1. Want to Fix Gun Violence in America? Go Local

The pattern in Chicago, where a small number of its census tracts are responsible for the majority of its homicides, repeats itself across the country. The Guardian runs the numbers.

2. Obama’s Early Writing on Chicago Was Eerily Prophetic About America’s Future

What he saw after Harold Washington mirrors the end of his term as president. The Reader looks back, and forward.

3. How Police Shootings in Chicago Have Changed in Three Decades

A report from the early 1980s shows slow progress, similar patterns. Chicago magazine examines the history.

4. Anne Romagnoli, Who Ran What May Be Country’s Oldest Accordion Store, Dies at 90

She blamed the Beatles for the instrument’s decline, and learned Spanish to serve a new customer base. The Tribune profiles the Italian immigrant and boss of the Italo-American Accordion Co.

5. Icebreakers of the Chicago River: How Bubblers, Boats, and Brawn Keep the City Safe Each Winter

The city’s $9 million cutter can handle a foot of ice, but dire situations call for men with ten-foot chisels. WBEZ explores how we clear the water.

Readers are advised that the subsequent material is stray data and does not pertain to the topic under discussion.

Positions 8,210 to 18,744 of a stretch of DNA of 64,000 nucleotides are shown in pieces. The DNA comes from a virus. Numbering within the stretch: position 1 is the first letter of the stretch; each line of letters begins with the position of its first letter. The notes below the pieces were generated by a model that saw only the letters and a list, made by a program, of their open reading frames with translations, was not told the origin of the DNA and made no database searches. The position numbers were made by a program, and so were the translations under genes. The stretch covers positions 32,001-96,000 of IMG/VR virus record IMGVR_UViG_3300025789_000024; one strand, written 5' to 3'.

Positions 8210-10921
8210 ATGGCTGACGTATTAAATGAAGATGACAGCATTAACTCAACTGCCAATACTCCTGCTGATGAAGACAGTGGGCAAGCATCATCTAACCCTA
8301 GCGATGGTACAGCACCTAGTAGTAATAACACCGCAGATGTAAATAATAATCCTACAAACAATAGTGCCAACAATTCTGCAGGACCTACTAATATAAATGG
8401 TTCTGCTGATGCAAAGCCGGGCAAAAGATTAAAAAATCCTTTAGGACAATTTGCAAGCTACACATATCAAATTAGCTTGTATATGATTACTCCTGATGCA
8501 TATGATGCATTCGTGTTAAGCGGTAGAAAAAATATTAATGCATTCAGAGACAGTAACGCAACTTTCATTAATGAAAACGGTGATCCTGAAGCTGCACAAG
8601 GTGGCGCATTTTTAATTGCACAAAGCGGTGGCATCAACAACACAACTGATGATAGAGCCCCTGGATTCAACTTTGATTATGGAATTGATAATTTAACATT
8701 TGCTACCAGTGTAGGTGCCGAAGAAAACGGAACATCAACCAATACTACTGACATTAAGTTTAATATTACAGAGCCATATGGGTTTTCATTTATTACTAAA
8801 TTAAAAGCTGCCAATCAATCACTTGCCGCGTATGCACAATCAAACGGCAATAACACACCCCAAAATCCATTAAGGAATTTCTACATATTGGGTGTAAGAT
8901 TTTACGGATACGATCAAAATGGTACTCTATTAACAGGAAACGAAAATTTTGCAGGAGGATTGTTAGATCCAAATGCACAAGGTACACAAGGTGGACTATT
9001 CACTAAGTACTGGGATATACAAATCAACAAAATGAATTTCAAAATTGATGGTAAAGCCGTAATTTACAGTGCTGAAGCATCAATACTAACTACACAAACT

6. Obama Races to Overhaul Police in Baltimore and Chicago Before Trump Era

The president-elect’s choice for DOJ head believes consent degrees hurt policing. Can the current admin get one in under the wire? The New York Times examines the possibility.

7. Can Chicago Take On Police Union Contracts This Year?

The DOJ almost certainly won’t, so to get what they want, activists will need to buckle down. The Chicago Reporter focuses on the issue.

8. The Art of Artemi Panarin’s One-Timer

The Hawks’ winger is a master of shooting off a pass, impressing scouts (and a physics professor). The Athletic breaks down his shot.

9. Bruce Rauner and His Great White Whale

Is the governor’s obsession with conquering the House Speaker taking away from his mission and accomplishments as governor? Rich Miller makes the case in the Quad-City Times.

10. Zion’s Nuclear Fallout; Still Reeling from ’98 Closing

The absence of jobs, and the presence of nuclear waste that the federal government doesn’t know what to do with, haunts the town. The Sun-Times visits the northern suburb.